SQL Server backups started to fail now and then due to space issues. There is something that I can do to make it work?
The answer to that question is obvious and we just need to allocate more space to the location where we save the backups. But how much space we need to allocate? The answer is to check the space used by the last full backup for all the databases as a starting point and multiply it with the retention period.
In order to have that value we can use the below script to see the sum of all the latest full backups taken on our instance. Because of the reasons below the size that we see might not be the total size that we need but it is still a good estimation of what we might need for a successfull backup.
- databases were created and for them we haven’t taken yet a backup
- databases were backed up in the past but the file is not available on the disk to check the size
The script give us a real number when the last full backup of all the databases was successfully and the files are still on disk.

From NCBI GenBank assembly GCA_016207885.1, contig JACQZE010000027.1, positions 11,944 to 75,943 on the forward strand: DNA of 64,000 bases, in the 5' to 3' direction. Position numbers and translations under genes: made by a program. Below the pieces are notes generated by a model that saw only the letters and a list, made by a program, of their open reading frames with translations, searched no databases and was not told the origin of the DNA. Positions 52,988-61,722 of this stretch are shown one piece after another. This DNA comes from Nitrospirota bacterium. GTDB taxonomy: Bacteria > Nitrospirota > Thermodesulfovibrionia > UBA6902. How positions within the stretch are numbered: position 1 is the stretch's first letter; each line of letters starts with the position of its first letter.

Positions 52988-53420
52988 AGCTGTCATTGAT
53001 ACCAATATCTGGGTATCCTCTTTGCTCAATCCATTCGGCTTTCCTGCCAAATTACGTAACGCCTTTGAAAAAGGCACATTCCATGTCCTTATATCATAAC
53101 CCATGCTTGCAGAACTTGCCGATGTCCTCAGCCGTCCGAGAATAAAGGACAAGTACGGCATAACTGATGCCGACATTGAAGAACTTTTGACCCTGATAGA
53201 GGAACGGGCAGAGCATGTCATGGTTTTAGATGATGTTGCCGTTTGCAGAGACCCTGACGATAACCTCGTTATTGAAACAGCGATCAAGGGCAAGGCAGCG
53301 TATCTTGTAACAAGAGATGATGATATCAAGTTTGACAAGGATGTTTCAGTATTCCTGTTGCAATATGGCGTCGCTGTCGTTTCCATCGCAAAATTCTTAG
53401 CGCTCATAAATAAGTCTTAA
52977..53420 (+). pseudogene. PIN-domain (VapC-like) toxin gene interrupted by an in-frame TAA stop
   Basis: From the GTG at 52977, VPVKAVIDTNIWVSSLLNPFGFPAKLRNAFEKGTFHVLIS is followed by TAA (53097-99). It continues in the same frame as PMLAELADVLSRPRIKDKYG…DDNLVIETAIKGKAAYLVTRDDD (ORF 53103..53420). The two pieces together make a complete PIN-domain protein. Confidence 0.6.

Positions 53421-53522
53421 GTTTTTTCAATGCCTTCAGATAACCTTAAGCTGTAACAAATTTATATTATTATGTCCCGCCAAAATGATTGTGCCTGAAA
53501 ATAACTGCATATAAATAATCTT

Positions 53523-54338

In our environment that full backup file receives _full while in other environments the naming convention might be different which is why the script must be modified a little bit. Also if we want to have an estimation about latest differential we need to modify the script. In red below you can see where you need to modify for the desired results.
SELECT bmf.physical_device_name as path FROM
(select media_set_id = MAX(bs.media_set_id) FROM sys.databases d LEFT OUTER JOIN msdb.dbo.backupset bs ON bs.database_name = d.name AND bs.is_copy_only = 0 AND bs.type =’D‘ GROUP BY d.Name, bs.type) r
LEFT OUTER JOIN msdb.dbo.backupmediafamily bmf ON r.media_set_id = bmf.media_set_id where bmf.physical_device_name is not null and bmf.physical_device_name like ‘%_full%’
The script output looks like below
and you can download it from here